So what happens when your church or parish has carried out the plans and engaged in lots of activities? How will you know what has and hasn't worked, what to continue with and what to stop doing?
The easiest way to find answers to these questions is to keep some simple records of the things that you have seen, heard and produced while you have been carrying out your activities.
In some settings this is known as monitoring – collecting information against your plan. You might want to think about the number of people involved, how much they learned from the activities or how much they enjoyed them. You might also want to consider how much things have cost, who else you involved and how much time things took. It is a good idea to collect this as you go and not leave it until afterwards as this is always much harder!
Simplest to record are the number of things produced or activities/sessions/events held and the number of people involved in these. Signing in sheets, attendance lists and diary entries as well as the things you made or produced can provide you with this.
Other forms of information might include where people are from - regular congregation members or newcomers - minutes of meetings and feedback forms including complaints and compliments. Keeping a record of what people said to or what you heard, how people seemed to respond and how things 'felt' can also be really useful as are photographs and visitor book comments. It really doesn't have to be complicated or detailed to help you look back and make judgements on what worked and what didn't.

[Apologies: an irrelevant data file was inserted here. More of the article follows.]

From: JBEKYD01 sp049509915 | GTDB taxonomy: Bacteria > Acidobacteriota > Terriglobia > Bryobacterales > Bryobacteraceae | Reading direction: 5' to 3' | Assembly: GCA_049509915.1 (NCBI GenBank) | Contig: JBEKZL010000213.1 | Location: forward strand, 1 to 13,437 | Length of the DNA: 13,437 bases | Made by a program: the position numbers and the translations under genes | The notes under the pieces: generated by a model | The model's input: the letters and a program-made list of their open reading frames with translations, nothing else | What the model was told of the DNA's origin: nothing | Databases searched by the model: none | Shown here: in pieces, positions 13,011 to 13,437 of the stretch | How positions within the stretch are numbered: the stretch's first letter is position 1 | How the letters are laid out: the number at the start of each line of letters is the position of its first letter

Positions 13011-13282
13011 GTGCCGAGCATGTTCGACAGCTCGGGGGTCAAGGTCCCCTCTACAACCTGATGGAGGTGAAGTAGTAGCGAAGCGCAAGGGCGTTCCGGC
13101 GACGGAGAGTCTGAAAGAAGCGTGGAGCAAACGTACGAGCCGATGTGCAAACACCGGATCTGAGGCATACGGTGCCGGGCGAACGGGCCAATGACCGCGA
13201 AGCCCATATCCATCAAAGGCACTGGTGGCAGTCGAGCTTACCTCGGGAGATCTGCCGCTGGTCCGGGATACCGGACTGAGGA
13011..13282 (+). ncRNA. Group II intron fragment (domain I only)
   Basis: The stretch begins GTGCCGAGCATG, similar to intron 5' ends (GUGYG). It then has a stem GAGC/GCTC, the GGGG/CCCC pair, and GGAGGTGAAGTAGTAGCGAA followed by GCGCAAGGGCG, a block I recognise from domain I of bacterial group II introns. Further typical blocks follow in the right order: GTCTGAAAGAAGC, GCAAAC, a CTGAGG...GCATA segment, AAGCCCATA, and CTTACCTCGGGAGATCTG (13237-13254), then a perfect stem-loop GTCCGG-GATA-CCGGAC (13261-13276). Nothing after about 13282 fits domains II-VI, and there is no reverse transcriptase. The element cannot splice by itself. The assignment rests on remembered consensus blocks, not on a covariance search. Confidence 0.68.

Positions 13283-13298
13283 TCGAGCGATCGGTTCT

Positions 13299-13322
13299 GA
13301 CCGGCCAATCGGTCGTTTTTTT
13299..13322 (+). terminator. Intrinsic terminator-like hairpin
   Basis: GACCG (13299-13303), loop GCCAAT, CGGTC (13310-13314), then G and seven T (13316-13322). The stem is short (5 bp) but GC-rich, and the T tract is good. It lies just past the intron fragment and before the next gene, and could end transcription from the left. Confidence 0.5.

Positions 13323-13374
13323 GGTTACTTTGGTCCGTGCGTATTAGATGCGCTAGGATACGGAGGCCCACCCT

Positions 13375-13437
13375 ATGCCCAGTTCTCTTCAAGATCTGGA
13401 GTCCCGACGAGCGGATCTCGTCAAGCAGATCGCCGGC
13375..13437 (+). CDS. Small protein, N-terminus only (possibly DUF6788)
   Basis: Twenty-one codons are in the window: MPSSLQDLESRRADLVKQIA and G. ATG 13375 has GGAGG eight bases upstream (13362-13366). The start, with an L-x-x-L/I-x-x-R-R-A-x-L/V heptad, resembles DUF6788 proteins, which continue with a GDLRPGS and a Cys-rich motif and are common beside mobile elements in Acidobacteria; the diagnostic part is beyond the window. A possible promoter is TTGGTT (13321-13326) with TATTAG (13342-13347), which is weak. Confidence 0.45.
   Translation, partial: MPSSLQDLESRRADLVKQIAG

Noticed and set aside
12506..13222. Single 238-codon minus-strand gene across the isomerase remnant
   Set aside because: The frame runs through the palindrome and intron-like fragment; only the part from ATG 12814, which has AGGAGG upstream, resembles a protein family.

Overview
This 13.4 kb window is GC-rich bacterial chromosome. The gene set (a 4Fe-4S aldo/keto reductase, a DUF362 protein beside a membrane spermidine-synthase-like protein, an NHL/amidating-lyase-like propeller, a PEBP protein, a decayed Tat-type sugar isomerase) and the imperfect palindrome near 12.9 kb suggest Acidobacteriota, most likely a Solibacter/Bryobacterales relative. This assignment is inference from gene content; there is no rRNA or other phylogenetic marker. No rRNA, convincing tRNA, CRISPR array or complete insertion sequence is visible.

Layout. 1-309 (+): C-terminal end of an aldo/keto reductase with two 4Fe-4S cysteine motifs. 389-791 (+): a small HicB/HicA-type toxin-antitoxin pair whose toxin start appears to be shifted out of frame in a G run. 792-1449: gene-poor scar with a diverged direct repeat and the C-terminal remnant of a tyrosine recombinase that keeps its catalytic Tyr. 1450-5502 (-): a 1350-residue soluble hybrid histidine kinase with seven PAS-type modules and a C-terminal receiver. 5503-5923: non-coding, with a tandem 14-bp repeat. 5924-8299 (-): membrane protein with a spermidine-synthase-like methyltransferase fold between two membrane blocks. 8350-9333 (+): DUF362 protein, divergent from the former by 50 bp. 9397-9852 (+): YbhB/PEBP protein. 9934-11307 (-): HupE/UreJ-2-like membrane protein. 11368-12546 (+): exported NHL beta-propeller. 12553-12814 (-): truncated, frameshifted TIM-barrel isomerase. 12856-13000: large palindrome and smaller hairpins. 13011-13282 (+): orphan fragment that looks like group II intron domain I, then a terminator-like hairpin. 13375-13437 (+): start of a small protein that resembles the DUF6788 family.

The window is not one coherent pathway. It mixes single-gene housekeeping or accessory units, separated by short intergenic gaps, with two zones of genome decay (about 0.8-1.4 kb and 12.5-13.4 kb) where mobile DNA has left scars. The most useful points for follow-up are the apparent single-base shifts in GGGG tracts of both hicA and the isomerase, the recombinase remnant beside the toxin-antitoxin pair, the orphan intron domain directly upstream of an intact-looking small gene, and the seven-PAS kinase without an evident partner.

When you have this information you can start to use it to make decisions about future actions. This is also known as evaluation and can also help you to make improvements and changes. It will become very clear as you look back how important it was to know from the outset what you want to do, who with, how and what you wanted the end result to be. It will also be very useful if you made a record of how things were when you started out so that you can compare the 'before, during and after'.
It is really helpful to be able to demonstrate that people know more or have a different way of looking at things when you have completed your activities. It is very powerful if you can show that something changed for them or if the physical environment has got better. Have you reduced something bad or kept something good going that you can tell others about? Not only can this help with planning for the future but can also help to get others on board or make it easier to get support and backing, either financial or otherwise.
Methods like questionnaires and interviews can really help with this but as with all checking back it will take time to think through and it will need people to be responsible for each bit, so try to factor this in from the start. To make the most of this learning do give enough time to reflect and talk about what all of this tells you – set aside meeting time, write up your findings and share them with as many people as possible so that others can learn from your activities too. By highlighting your positive achievements new people may want to come and join in!